Ok, fair warning--this is a philosophical question that involves no numbers. I've been thinking a lot about how errors creep into data sets over time and how that should be treated by analysts--or if it should really matter at all?
For background, I'm doing the analysis on a long-term study that involves many data sets collected by probably 25 people over 7-8 years--nobody has ever brought all the data into a coherent structure (that's my job). I've been doing a lot of data-entry (transcribing from photocopies of old lab notebooks) and I keep finding small transcription errors that other folks made, and also finding data entries that are difficult or impossible to read--mostly because the ink has faded over time. I'm using context to make 'best guesses' about what the data says and leaving the data point out altogether if I'm not fairly certain. But I keep thinking about the fact that every time data is copied, the frequency of errors will inevitably increase until the original data is completely lost. (This is akin to copying a movie to a VHS tape, then using the copy to make another copy, and repeating the process over and over until all you get is random noise and static on the screen.)
So, this leads me to a thought: in addition to instrument/measurement errors, and recording errors, there is a fundamental 'data handling error' component that will increase over time and with more handling of the data (side note: this is probably just another way of stating the 2nd law of Thermodynamics, right? Data entropy will always increase). Consequently, I wonder if there should be some kind of 'correction' introduced to account for the life-history of data sets (something akin to a Bonferroni correction)? In other words, should we assume that older, or more copied data sets are less accurate, and if so, should we adjust findings accordingly?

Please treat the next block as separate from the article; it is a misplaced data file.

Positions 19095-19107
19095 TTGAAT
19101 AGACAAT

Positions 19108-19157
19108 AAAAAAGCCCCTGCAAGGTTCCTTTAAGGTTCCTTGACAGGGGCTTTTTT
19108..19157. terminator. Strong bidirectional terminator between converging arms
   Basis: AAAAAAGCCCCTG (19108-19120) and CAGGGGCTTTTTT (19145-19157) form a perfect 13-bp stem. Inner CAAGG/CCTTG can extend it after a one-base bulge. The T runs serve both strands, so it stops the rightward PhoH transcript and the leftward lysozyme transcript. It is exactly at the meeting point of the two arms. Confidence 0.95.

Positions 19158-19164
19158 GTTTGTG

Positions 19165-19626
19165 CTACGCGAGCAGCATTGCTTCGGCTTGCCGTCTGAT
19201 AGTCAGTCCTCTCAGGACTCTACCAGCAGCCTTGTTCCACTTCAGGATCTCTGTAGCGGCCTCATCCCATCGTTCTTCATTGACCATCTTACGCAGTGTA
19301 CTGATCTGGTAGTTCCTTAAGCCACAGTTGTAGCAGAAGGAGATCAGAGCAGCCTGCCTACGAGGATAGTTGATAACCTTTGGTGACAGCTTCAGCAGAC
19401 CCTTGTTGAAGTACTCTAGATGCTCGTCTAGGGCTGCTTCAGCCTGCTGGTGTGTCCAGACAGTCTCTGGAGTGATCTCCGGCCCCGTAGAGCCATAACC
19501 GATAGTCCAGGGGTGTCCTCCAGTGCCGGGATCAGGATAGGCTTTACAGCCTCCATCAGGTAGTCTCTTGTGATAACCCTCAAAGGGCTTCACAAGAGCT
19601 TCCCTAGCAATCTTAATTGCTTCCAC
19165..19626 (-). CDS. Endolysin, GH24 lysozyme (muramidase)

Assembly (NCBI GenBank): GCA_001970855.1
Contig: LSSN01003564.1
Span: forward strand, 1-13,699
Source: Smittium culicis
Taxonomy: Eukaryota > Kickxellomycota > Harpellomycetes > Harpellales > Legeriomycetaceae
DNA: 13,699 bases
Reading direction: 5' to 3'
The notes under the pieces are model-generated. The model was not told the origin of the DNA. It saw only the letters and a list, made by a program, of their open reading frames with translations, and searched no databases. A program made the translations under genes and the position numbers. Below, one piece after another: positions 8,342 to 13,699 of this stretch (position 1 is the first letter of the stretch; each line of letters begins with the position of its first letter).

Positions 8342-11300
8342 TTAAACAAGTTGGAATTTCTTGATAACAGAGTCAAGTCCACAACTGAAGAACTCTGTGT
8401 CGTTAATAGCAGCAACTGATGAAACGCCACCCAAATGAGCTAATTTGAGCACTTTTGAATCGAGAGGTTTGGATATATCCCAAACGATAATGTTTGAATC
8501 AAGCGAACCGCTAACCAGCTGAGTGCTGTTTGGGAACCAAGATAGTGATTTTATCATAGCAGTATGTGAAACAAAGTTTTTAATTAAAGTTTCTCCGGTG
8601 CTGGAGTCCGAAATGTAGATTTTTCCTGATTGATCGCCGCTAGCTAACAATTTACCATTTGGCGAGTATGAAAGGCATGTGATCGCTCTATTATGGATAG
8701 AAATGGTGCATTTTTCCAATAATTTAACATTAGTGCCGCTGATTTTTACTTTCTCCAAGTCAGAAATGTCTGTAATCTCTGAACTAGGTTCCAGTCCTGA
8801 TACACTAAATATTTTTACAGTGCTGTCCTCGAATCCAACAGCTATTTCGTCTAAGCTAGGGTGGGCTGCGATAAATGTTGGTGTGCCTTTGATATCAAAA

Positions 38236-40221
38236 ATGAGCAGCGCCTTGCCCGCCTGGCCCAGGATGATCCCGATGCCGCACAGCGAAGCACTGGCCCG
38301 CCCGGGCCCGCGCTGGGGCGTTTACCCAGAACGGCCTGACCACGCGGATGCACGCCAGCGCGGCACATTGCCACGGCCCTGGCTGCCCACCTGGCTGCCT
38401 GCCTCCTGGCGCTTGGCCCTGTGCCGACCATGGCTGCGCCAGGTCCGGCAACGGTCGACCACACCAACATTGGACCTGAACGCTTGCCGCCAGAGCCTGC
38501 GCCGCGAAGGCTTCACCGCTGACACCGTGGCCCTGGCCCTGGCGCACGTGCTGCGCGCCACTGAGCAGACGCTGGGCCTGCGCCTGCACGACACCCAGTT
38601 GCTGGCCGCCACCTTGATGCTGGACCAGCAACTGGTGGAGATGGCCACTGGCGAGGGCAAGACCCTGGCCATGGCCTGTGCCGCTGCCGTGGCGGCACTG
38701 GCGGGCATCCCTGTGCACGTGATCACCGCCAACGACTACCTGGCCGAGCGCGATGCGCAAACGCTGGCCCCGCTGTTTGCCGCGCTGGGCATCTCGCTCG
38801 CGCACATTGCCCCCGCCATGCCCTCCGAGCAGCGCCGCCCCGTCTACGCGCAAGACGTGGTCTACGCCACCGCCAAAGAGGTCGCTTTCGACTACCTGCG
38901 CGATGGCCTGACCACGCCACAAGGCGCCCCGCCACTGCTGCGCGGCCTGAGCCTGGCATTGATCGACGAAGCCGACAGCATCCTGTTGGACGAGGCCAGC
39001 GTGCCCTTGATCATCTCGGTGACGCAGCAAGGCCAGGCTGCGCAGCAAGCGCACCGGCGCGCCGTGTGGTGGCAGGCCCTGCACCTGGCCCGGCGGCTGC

But then my other thought is that errors are an inherent part of data collection and data handling, and since all the statistical tests have been developed with real-world data, perhaps these sources of error are already 'priced in' to the analysis?
Also, another point worth mentioning is that since data errors are random, they are far more likely to reduce the strength of a finding than to improve it--in other words, data handling errors would lead to Type 2 errors, not Type 1 errors. So, in many contexts, if you were using old/questionable data and still found an effect, that would increase your confidence that the effect is real (because it was strong enough to survive the addition of random error to the data set). So for that reason, perhaps the 'correction' should go the other way (increase the alpha-level required for a 'finding'), or just not trouble us?
Anyway, sorry to be so verbose and obtuse, I'm not really sure how to ask this question more concisely. Thanks for bearing with me.